But for that year, there was a denim jacket adorned with Rush patches and badges. And I will confess to a continuing soft spot for Rush and Motorhead – who both put on amazing gigs back in the day.

In 1980, the Reading Festival was nicknamed the Can Festival – because of the amount of tinnies that hit the stage and spectators. Some were stamped on and thrown like frisbees. These were often violent times at all kinds of gigs. There was a crackle in the air and a lot of discontent. This would all boil over in riots during the summer of 1981. One interesting band at Reading was Girl – a rather camp metal combo with more than a hint of the New York Dolls about them.

NWOBHM was one safety valve for pissed off teenagers to head bang and play air guitars. DJ Tommy Vance on Radio 1 was one of the few outlets that would play the music. Top of the Pops, needless to say, was too busy with Shakatak to notice. After 1981, it all went very mainstream and most of us moved on a little embarrassed to admit we had indulged NWOBHM.

Anti Nazi League carnivals in 1978 – even one in Walthamstow

For years, I remembered the 1978 Anti-Nazi League carnival in Victoria Park, Mile End with a big warm glow – The Clash, Tom Robinson Band and X-Ray Spex and many others played. I was fifteen years old and it was amazingly excited.

The demonstration started in Trafalgar Square and when I arrived at Embankment tube station, loads of punks leaped over the barriers while tube employees tried to hold them back. Round every street corner were big police vans full of coppers waiting to pounce.

And then Trafalgar Square. In those days, Nelson’s column was covered in soot and the buildings seemed darker and greyer – they all got a clean up in the 1980s. But it was the noise that gripped my attention.

Somebody yelling on a megaphone and then X-Ray Spex belting out a number. The whole mass of people moved off and we marched for what seemed like an eternity to Mile End.

There wasn’t just the one carnival that year. Another carnival rocked south London and – I’d quite forgotten – there was a Walthamstow carnival. This followed a racial attack in the area, one of several acts of thuggery by racists against the local Asian community. Here was the poster from that Walthamstow event – some bands on it I really can’t recall.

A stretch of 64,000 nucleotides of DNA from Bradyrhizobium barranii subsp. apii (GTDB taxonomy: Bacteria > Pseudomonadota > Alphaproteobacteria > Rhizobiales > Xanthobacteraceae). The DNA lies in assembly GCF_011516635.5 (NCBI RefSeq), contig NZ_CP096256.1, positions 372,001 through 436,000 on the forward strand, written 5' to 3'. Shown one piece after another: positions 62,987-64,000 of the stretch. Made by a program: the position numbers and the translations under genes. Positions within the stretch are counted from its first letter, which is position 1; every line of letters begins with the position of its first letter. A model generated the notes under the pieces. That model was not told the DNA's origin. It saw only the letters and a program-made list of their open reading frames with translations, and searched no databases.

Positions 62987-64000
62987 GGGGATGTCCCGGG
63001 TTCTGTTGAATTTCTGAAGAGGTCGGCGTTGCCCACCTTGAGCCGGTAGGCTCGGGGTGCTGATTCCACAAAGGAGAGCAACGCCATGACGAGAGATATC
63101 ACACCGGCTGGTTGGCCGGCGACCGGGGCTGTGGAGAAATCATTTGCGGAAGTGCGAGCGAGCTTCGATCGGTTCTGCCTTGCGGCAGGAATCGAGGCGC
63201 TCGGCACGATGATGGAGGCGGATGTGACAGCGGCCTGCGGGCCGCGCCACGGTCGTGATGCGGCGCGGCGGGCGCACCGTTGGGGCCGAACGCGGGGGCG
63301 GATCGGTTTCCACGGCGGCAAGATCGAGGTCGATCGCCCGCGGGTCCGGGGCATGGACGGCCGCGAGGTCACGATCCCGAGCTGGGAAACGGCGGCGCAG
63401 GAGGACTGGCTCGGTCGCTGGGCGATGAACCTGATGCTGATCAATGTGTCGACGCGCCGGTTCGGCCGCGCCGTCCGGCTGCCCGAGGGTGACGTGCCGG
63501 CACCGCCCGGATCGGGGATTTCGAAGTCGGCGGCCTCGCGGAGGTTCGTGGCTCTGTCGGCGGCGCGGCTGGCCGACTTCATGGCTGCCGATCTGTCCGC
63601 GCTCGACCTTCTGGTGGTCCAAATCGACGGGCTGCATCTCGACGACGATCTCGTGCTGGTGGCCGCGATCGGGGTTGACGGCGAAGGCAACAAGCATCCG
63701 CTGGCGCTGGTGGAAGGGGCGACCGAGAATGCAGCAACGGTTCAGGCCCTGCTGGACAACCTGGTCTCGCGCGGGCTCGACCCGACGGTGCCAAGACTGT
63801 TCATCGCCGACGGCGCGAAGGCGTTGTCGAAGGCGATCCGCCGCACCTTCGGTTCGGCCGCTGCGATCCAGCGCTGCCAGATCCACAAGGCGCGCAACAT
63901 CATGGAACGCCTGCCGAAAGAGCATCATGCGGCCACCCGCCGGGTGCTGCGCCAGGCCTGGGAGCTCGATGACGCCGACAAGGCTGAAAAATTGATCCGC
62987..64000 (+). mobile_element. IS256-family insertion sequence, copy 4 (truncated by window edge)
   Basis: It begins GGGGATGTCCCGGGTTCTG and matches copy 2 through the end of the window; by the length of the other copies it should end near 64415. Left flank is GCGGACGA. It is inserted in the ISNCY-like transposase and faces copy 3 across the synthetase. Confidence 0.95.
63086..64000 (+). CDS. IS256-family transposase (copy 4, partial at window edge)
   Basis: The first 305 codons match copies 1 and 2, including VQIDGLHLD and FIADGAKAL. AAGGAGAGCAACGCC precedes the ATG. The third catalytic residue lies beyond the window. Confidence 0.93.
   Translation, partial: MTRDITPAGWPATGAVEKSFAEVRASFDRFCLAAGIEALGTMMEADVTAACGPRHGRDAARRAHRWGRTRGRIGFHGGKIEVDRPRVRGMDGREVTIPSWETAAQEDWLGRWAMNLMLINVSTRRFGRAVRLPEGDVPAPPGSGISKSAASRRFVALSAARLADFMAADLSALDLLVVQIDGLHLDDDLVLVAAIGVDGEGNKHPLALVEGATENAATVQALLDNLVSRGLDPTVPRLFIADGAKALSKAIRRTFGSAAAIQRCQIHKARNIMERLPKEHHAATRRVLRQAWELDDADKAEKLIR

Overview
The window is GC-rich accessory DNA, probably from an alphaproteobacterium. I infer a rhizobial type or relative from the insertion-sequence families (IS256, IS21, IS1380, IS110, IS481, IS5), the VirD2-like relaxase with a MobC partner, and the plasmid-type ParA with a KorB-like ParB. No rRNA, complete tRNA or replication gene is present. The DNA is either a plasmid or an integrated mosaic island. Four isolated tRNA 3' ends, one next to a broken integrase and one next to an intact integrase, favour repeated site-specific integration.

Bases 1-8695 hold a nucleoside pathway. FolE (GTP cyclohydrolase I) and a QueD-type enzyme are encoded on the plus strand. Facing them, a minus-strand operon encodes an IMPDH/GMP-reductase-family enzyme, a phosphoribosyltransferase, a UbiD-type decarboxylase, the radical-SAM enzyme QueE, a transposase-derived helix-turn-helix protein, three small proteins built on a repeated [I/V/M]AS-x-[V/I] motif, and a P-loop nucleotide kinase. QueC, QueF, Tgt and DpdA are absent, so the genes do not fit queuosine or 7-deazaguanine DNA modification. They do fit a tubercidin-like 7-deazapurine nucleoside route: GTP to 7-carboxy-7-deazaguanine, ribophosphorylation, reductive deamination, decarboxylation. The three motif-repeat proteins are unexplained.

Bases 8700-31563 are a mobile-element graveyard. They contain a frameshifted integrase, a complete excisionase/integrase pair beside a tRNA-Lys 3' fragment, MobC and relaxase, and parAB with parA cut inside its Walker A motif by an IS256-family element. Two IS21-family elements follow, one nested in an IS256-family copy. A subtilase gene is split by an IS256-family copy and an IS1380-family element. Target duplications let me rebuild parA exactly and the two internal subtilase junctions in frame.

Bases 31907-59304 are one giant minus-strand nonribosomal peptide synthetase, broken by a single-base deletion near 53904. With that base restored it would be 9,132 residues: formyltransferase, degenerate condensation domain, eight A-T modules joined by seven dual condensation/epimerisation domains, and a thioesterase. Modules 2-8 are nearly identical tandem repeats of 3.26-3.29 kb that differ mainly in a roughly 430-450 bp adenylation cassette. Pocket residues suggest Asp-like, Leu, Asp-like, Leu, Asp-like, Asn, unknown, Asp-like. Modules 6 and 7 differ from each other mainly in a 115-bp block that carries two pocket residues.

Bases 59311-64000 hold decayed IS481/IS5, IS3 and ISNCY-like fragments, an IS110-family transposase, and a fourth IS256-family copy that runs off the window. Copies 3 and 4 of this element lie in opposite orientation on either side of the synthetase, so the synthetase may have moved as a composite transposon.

NWOBHM – or heavy metal circa 1981 if you prefer…

Heavy metal – the beast that will not be slain. Many obituaries have been written for this primordial brand of music yet it resurfaces in different guises over and over again. The start of the 80s saw the emergence of the New Wave of British Heavy Metal and a slew of new bands that would dominate the rock scene for years. Here’s a festival poster from 1981.

Robert Calvert interview in 1982

LockheedThe late, the great Robert Calvert – formerly of Hawkwind and planet Earth – being interviewed here in 1982. I saw him do a solo gig around that time in a small theatre off St Martin’s Lane. He was playing the songs from a concept album¬† he’d released called Captain Lockheed and the Starfighters.

One of his songs involved Calvert being dressed as a Viking in front of a pic of a longboat with a stars and stripes sail singing Bar-Bar-Barbarian to the tune of Barbara Ann by the Beach Boys. You had to be there. The cops raided the concert half way through to cart off a load of dope smokers – a typical occurrence of the time.

Calvert was lead sing of Hawkwind, a band that has defied age and fashion to keep going for decades.

The 80s rockabilly scene – how the 50s invaded the decade

You talk to people about 1981 and they’ll remember 2Tone and New Romantics but Rockabilly gets a bit swept under the carpet.¬† Wasn’t that Shakin’ Stevens?

Well, he was around but more importantly – there was a whole underground scene with lots of clubs across London and bands to match. Clubs included the Orange Tree in Barnet and the White Heart in Tottenham…or the Royalty in Southgate. The bands tended to have the word “cats” in their name – Pole Cats, Stray Cats, you get the drift…

I remember a lot of the sports jocks at school adopted the rockabilly style at the turn of the decade because it was neat, cool, got the girls and had that pseudo-James Dean thing about it. Variations on classic 50s fashion continued to be popular throughout the 80s. HERE is a good blog post on “80s does 50s” fashion.

The late 70s/early 80s rockabilly revival seemed to emerge alongside the Mod revival – though neither side will thank me for saying that. It seemed to me at the time that the music faded from the charts but the look endured well into the decade. But rockabilly die-hards will of course deny that.